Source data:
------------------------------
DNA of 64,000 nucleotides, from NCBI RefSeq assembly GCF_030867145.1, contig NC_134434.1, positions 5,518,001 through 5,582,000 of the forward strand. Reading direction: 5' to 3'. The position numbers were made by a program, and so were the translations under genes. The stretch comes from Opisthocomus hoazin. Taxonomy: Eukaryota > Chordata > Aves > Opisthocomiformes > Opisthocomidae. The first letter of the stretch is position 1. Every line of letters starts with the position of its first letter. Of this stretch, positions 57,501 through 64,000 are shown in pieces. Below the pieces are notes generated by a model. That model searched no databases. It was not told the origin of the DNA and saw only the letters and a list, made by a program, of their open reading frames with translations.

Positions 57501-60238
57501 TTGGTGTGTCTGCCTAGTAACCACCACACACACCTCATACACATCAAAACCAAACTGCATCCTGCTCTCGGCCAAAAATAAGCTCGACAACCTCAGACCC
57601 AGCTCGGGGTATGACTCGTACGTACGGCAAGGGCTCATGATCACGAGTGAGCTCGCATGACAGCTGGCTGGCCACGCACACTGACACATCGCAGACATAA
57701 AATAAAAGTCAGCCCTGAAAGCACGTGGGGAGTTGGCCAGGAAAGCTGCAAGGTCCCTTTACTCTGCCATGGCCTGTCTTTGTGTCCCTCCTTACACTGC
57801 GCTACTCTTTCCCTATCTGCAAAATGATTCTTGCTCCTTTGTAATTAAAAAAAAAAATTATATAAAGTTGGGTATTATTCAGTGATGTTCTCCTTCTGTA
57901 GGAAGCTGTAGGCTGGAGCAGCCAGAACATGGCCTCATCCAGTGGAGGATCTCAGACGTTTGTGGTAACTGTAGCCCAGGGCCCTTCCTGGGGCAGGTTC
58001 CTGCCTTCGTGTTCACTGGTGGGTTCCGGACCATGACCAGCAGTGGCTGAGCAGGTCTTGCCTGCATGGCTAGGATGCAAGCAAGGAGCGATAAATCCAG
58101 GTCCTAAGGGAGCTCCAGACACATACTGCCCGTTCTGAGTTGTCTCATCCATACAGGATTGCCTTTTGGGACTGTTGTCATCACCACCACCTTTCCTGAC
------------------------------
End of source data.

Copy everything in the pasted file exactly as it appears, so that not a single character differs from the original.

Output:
DNA of 64,000 nucleotides, from NCBI RefSeq assembly GCF_030867145.1, contig NC_134434.1, positions 5,518,001 through 5,582,000 of the forward strand. Reading direction: 5' to 3'. The position numbers were made by a program, and so were the translations under genes. The stretch comes from Opisthocomus hoazin. Taxonomy: Eukaryota > Chordata > Aves > Opisthocomiformes > Opisthocomidae. The first letter of the stretch is position 1. Every line of letters starts with the position of its first letter. Of this stretch, positions 57,501 through 64,000 are shown in pieces. Below the pieces are notes generated by a model. That model searched no databases. It was not told the origin of the DNA and saw only the letters and a list, made by a program, of their open reading frames with translations.

Positions 57501-60238
57501 TTGGTGTGTCTGCCTAGTAACCACCACACACACCTCATACACATCAAAACCAAACTGCATCCTGCTCTCGGCCAAAAATAAGCTCGACAACCTCAGACCC
57601 AGCTCGGGGTATGACTCGTACGTACGGCAAGGGCTCATGATCACGAGTGAGCTCGCATGACAGCTGGCTGGCCACGCACACTGACACATCGCAGACATAA
57701 AATAAAAGTCAGCCCTGAAAGCACGTGGGGAGTTGGCCAGGAAAGCTGCAAGGTCCCTTTACTCTGCCATGGCCTGTCTTTGTGTCCCTCCTTACACTGC
57801 GCTACTCTTTCCCTATCTGCAAAATGATTCTTGCTCCTTTGTAATTAAAAAAAAAAATTATATAAAGTTGGGTATTATTCAGTGATGTTCTCCTTCTGTA
57901 GGAAGCTGTAGGCTGGAGCAGCCAGAACATGGCCTCATCCAGTGGAGGATCTCAGACGTTTGTGGTAACTGTAGCCCAGGGCCCTTCCTGGGGCAGGTTC
58001 CTGCCTTCGTGTTCACTGGTGGGTTCCGGACCATGACCAGCAGTGGCTGAGCAGGTCTTGCCTGCATGGCTAGGATGCAAGCAAGGAGCGATAAATCCAG
58101 GTCCTAAGGGAGCTCCAGACACATACTGCCCGTTCTGAGTTGTCTCATCCATACAGGATTGCCTTTTGGGACTGTTGTCATCACCACCACCTTTCCTGAC